Public transportation is a huge expense for many people who live in or commute to cities regularly for work. From bus fares to metro fees and many other transportation costs, the fees quickly add up, leading many city-goers to opt for other means of transportation, mainly via a personal vehicle. This greatly adds to traffic congestion and increases the carbon footprint, neither of which are desirable attributes!
In response to these things, Luxembourg set out to become the world’s very first country to make all of their public transportation free. Xavier Bettel, the newly re-elected prime minister, along with the coalition government have recently announced that they plan to lift all fares on buses, trains, and trams by summer of 2019. (1, 2, 3)
Luxembourg Traffic Congestion Issue
Partially in an effort to solve inconvenient traffic problems and also with the hopes of reducing the impact of cars on the environment, this small European country has officially announced its plan to become the very first nation ever with a public transportation system that is completely free. While many of the finer points of the plan have yet to be completely organized, leaving a few questions unanswered – including whether or not trains will have first and second class compartments, and if so, will those have charges? -Luxembourg is fully confident in their ability to follow through by summertime. (1, 2, 3)
According to some, traffic congestion is a huge issue in Luxembourg since it sees multiple hundred thousand cross-border commuters from neighboring countries on a daily basis. Commuters pass through Luxembourg on their way to and from France, Belgium, and Germany, leading to many packed roadways and long commute times.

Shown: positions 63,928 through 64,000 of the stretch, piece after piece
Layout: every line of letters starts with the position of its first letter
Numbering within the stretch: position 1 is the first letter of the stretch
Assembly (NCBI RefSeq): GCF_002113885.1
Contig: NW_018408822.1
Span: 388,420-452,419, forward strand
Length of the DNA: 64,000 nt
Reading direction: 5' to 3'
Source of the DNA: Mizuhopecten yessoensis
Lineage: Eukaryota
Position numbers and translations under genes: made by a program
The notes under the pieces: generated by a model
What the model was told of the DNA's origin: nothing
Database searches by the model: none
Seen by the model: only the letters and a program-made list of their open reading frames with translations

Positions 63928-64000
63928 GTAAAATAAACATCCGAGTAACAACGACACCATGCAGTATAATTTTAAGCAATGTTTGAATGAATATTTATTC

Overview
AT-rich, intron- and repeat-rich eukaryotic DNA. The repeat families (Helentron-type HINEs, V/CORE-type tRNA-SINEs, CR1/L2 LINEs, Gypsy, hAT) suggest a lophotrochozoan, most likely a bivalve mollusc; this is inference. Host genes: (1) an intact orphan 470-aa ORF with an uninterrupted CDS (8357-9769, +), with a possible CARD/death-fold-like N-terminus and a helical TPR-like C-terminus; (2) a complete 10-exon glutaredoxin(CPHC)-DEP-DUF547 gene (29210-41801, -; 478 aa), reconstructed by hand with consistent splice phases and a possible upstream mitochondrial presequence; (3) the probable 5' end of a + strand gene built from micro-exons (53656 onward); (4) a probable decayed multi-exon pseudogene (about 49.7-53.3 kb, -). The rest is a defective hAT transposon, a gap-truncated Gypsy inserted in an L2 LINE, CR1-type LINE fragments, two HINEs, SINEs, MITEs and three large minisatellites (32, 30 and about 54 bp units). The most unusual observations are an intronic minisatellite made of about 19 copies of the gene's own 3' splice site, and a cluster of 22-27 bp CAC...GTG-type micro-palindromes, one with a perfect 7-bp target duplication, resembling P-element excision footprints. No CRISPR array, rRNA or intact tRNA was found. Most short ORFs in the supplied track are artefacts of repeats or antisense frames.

A 2016 study suggested that Luxembourg City drivers spent an average of 33 hours stuck in traffic jams every single year. To many Americans, this might not seem like a long time at all, since the study also revealed that inhabitants of Los Angeles spent 104.1 hours in traffic jams and New Yorkers 89.4 hours. While Luxembourg City might consider adjusting their definition of “congested traffic,” their goal of offering free transit is entirely admirable! (4, 5)
Luxembourg Frees Public Transit
The Luxembourg coalition government, comprised of Bettel’s centrist Democratic party, the left-wing Socialist Workers’ Party, and the Greens campaigned majorly on their promises of delivering an increase of environmental protection as well as an improvement of public services. Hoping to stay true to their campaign promises as well as to encourage commuters to take buses and trains rather than their own vehicles to work, the government and Prime Minister, Bettel, are taking huge steps. Children and people under the age of 20 have already been allowed to ride freely on public buses, trams, and trains within Luxembourg due solely to a policy update Bettle’s government introduced early in 2018. These new and upcoming changes for the summer of 2019 are only meant to add to preexisting motions. (1, 6)
These Luxembourg changes might sound too good to be true for Americans who are accustomed to paying substantial fees for bus fare, metro tickets, and parking meters, but Luxembourg residents are apparently well adjusted to paying fixed low rates for transportation. According to a United Kingdom newspaper, fares for public transit are capped around $2.20 for two hours of travel time, which covers most trips within the small country, and apparently, that number is only going to get lower. (1, 7)
Beginning in 2020, Luxembourg plans to have all tickets abolished in order to reduce their carbon footprint, lower traffic congestion, and save on the collection of fares and the policing of ticket purchases. Is this too good to be true or will Luxembourg make free-public-transit history?